25 Apr 2012 — javier
DynCorp does not like to be compared to controversial contractors such as Blackwater and KBR, but the company does exactly what they do. It performs a wide range of functions for U.S. government agencies, including security and support services in war zones such as Iraq and Afghanistan. While DynCorp is not quite as well known as those other private military companies, it has had its share of scandals. These include allegations of heavy-handed security procedures in Afghanistan, a questionable shooting of a civilian in Baghdad and aggressive procedures during narcotics-control operations in Colombia. That has not stopped the federal government from giving more and more work to DynCorp, which in April 2010 agreed to be taken over by the private equity firm Cerberus Capital Management.
For much of its history, DynCorp operated in relative obscurity. One exception was the early 1980s, when the company, then known as Dynalectron, became embroiled in a Justice Department investigation of bid rigging by companies in the electrical contracting industry, including one of its subsidiaries, Dynalectric. The company had to put its chief operating officer, who had previously served as head of Dynalectric and was indicted in the bid-rigging case, on paid leave as a condition of remaining eligible for federal contracts. In April 1987 the company and the executive settled one case, with Dynalectric agreeing to pay a fine of $1.5 million. Later that year, Dynalectric and the executive pleaded guilty shortly before their trial was scheduled to begin in a second case. The company was fined another $1 million, and the executive received a two-year prison term with all but six months suspended.
DynCorp then largely disappeared from the public eye until the early 2000s, when it began to be receive attention for its expanded role in providing security services for the U.S. government in places such as Colombia, Afghanistan and Iraq. That attention was often negative, as in the scandal over allegations that DynCorp workers in Bosnia had purchased young women from brothels and kept them as sex slaves. A DynCorp employee who revealed the practice and was terminated from her job later won a $173,000 judgment from an employment tribunal in Britain.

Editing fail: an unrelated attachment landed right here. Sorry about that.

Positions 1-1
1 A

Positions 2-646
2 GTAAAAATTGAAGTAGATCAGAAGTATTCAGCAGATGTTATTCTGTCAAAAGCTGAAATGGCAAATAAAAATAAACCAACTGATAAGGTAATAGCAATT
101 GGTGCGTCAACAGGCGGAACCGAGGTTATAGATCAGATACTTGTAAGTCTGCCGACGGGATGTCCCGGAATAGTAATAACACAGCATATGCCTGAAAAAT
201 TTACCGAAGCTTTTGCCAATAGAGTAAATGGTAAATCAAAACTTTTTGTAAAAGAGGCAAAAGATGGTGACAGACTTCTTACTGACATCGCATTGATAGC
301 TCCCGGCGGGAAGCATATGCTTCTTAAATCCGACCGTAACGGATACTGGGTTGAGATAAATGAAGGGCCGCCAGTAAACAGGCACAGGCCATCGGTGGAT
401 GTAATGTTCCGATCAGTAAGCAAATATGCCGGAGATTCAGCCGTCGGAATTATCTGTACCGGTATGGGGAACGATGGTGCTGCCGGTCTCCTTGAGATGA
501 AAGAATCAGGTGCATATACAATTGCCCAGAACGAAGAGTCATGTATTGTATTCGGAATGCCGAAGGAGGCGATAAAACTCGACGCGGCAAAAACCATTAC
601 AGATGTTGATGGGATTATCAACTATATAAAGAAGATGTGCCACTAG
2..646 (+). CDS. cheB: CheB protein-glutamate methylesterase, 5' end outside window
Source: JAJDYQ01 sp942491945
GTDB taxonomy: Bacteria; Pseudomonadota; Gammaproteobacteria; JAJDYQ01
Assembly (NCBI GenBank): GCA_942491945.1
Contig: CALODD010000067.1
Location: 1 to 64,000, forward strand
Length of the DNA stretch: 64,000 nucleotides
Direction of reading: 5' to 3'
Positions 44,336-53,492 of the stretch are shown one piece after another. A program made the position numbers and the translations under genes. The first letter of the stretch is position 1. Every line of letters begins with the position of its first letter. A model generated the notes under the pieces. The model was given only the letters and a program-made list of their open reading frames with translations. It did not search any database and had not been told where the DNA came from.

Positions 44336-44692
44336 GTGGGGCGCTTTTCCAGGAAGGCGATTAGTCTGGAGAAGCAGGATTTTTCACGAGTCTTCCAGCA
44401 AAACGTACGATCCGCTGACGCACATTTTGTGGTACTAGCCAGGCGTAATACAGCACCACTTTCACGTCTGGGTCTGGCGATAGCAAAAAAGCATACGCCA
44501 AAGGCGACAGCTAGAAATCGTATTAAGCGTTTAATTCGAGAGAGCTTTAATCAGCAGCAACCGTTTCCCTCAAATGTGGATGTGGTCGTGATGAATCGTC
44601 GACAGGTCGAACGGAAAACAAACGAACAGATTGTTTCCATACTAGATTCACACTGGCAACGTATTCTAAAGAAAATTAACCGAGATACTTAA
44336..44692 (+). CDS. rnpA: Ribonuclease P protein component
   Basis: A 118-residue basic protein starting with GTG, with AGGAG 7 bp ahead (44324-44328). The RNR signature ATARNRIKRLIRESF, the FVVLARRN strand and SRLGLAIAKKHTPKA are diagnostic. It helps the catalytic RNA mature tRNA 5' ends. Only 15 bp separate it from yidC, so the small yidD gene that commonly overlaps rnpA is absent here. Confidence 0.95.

Despite its controversial role of providing services in war zones, the company tried to avoid scrutiny. An in-depth look at DynCorp by the Dallas Morning News in December 2006 stated that “there’s little public accounting of what DynCorp does or whether tax dollars are being well spent.”
Tod Robberson, author of the Morning News investigation, noted that DynCorp, despite receiving contracts worth billions of dollars in Iraq and Afghanistan, resisted releasing government audit reports about those operations, supposedly to protect proprietary information. Recounting reports of DynCorp’s heavy-handed security measures in Afghanistan—including an incident in which a news photographer’s camera was seized and impaled on a bayonet, Robberson quoted a U.S. Army officer as saying of the company’s personnel: “These were all guys at the lower end of the gene pool.”
Robberson also examined the role of prominent retired military officers on DynCorp’s board of directors. These included Gen. Richard E. Hawley (former head of the U.S. Air Combat Command), Gen. Barry McCaffrey (former head of the U.S. Southern Command), Gen. Anthony Zinni (former head of the U.S. Central Command) and Adm. Joseph W. Prueher (former head of the U.S. Pacific Command).